Shimano’s latest press release reminds us that, as much as we would all like to own a ten thousand dollar trail bike, many avid riders, and some first-time mountain bikers will be hitting the trails this season aboard far more modest steeds. The new M6000-level Deore component ensemble is targeted at the entry-level enthusiasts and cash strapped shredders who would much prefer XTR, but have not yet purchased a winning lottery ticket.
Clutch-type rear derailleur in long and mid-cage options.
Highlights of the new group are a clutch type Shadow plus rear derailleur, a four-arm XTR style crank spider, Centerlock brake rotors and hubs, and while the Servo-Wave brake levers and ICE-compatible calipers are modeled very close to the ergonomically pleasant XT and XTR stoppers, you’ll have to pony up for the finned brake pads, because they are not standard fare.
Mid-length levers and servo-wave actuation.
The 6000 calipers accept XTR finned brake pads.
Choose a two or three-ring crankset with XTR styling.
Equally newsworthy was what was not included in the press release: No eleven speed for M6000, so it won’t be cross-compatible with its pricier siblings. The basic Deore will remain a ten-speed transmission, and there is no mention of a one-by (single chainring) option. Instead, M6000 customers can choose from a number of two and three-chainring cranksets (no surprise there) paired with a new wide-range 11 by 42-tooth cassette, or Shimano’s longstanding 11 by 32, 34, or 36-tooth cassettes. To assist OEM customers, Shimano will offer front changers with every possible cable and clamping arrangement.
Side-swing front mech for the entry level Deore group.
SLX One-By and a Wide-Range Cassette
On the heels of the M6000 Deore ensemble, came the announcement that an SLX-level one-by drivetrain has finally been approved for production, and with an eleven–speed, 11 x 46-tooth, wide-range cassette – both of which will be released this Spring. The affordable one-by transmission, big-boy cassette and the concurrent release of XT-level wheelsets with Boost axle spacing reflect a large-scale adjustment in the Japanese parts maker’s range, presumably, to pull alongside SRAM in the OEM market and to ensure that those customers have the proper tools to outfit mid-priced performance mountain bikes with tip-to-toe Shimano componentry.
Entry Level Trail Pedal
Shimano also added an SPD Trail pedal to its range that is reportedly priced to match the M6000 ensemble. The PDED500 pedal once again, puts one of Shimano’s most-wanted products into the hands of entry-level riders. Expect to see the 500-level pedals on demo fleets world wide. No price was available at the time of the press release.
Wheels have gradually become a staple product for Shimano and, while wide rims are still on the horizon, to keep in step, their wheel range is now available in Boost-width as well as standard-width axles. Two new 29” and 27.5” Deore XT wheelsets have wider axle options – a 110x15mm e-thru front- and a 148x12mm rear-axle spacing. Shimano says that the new wheelsets increase stiffness. Also new are rear thru axle hubs (AX-MT700 and AX-MT500) with smaller housings and lighter weights that feature greater clearance for frames and brake calipers.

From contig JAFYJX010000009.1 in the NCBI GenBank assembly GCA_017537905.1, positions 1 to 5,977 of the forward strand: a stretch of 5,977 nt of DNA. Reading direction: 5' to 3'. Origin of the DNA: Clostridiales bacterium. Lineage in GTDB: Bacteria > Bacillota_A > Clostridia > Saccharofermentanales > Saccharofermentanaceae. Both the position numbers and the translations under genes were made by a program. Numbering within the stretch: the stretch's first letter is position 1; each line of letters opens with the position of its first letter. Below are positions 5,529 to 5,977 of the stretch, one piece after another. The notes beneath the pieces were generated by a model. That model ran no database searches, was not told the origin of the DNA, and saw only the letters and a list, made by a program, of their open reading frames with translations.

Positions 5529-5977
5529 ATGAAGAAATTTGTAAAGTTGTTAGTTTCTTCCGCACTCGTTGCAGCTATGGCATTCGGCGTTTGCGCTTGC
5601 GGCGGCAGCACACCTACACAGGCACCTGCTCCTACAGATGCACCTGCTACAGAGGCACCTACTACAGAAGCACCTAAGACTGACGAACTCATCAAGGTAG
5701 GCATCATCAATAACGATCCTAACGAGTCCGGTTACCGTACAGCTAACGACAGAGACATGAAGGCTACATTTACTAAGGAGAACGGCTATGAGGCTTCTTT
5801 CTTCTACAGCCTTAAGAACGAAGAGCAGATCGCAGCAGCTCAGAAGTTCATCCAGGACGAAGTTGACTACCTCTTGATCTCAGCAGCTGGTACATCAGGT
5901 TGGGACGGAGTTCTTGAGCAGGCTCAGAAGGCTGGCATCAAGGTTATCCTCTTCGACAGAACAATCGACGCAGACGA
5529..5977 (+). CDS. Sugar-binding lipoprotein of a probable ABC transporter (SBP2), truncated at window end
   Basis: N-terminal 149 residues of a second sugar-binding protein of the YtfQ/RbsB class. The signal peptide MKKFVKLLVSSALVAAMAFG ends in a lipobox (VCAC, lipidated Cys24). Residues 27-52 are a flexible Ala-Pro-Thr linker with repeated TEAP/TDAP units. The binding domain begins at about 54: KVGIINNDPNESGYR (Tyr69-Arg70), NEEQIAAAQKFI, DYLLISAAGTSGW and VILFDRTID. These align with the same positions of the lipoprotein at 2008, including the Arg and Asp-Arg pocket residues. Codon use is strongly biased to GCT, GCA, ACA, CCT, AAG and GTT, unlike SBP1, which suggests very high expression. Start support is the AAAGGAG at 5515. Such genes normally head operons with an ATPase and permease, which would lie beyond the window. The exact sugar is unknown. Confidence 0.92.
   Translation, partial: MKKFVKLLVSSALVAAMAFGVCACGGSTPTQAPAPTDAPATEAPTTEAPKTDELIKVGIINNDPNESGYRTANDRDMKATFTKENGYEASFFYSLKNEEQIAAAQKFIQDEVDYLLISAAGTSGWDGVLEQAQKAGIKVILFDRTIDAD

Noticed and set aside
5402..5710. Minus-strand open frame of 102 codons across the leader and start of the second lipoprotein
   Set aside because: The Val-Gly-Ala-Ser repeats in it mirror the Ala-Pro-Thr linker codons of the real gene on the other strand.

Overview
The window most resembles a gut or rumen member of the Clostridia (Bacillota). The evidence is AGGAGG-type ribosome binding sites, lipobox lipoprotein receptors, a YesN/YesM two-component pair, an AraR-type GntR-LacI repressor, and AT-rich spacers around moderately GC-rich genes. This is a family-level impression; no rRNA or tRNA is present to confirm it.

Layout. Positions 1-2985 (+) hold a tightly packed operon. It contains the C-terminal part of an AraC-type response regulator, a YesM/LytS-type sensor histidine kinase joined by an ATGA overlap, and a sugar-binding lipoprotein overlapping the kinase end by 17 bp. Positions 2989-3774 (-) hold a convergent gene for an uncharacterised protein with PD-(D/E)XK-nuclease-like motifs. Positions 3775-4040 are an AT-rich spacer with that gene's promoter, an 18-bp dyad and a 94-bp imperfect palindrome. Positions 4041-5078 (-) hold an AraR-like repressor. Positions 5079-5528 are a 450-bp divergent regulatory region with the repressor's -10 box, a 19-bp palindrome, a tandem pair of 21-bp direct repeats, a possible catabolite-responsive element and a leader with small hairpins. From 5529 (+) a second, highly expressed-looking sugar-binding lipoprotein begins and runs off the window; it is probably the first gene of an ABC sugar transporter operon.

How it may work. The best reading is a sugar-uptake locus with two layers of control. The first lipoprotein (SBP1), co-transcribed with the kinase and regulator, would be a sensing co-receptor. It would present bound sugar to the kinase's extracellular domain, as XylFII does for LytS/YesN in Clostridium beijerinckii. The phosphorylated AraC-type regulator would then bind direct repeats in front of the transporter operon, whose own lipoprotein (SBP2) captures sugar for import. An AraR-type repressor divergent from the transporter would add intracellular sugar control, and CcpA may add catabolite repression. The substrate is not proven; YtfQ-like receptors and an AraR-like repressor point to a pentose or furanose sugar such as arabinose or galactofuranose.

Whether you’re the lucky new owner of a SRAM XX1 or X01 Eagle drivetrain, or one of the talented wrench turners at that lucky new Eagle owner’s local bike shop, the task of working with new technology always requires a bit of “new” education. Not to worry. The following Eagle install video will bring you up to speed in just under 10 minutes. [Or about 20 minutes if you want to watch both the English and German versions.] This Eagle install video quickly walks you through the tools you’ll need, the proper install process, and how to properly use the included Eagle™ B-Gap Adjustment tool.
Don’t need to know how to install an Eagle drivetrain just yet? No worries. We have plenty more SRAM Tech videos online. Be sure to check out —and subscribe to—the SRAM Tech channel on YouTube to stay informed about the best installation, adjustment and service procedures for SRAM and RockShox bicycle components.
Vintage Western Gold whiskey, Sam’s ‘Apple Jacks’ cocktail and the stunning views of Dolceaqua, Italy were the backdrop for this projects gestation. After a day riding some of Italy’s finest trails, Sam was explaining how his eldest son had found a new obsession – Grave Digger. Grave Digger is the world famous Monster truck conceived in 1982 by Dennis Anderson. Bam, following in his dad’s love for all things Green and Purple (If you look at Sam’s Leatt helmet earlier this year it was custom painted in black, green and purple.), had discovered the truck and was quickly obsessed with it and his model of Grave Digger. Sam had recently taken Bam to meet the real life truck at a Monster Truck meet in his native city of Perth.
Bam meets Gravedigger earlier this year – Thanks to Sam’s long-term sponsors: Monster Energy.
With Sam killing it in his last two Enduro World Series Rounds (Wicklow and La Thuile), alongside his downhill day job, we thought it was appropriate to do something a little special as a surprise present. Here is the photo story caught by Fraser Britton.
Surprise! – Sam is welcomed to Canada with a little care package from us.
Legends, this is by far the coolest bike I’ve ever had. Thanks so much, I’m pumped on it! – Sam Hill, shortly after getting the new frame.
Working late in the man cave, Sam’s friend and mechanic, Jacy building the new beast for the EWS.
Constant testing, Sam trying a coil shock with the new Nukeproof Superlight Steel spring.
Hopefully Bam Approves – 60 hours of skilled airbrushing went into the frame from Johnny at Elite Refinish.
Nukeproof would like to thank Elite Refinish (@refurbmybike), Belfast, for turning this project around in a short timescale. The finishing touch is a call out to friend and fellow rider, Stevie Smith #longlivechainsaw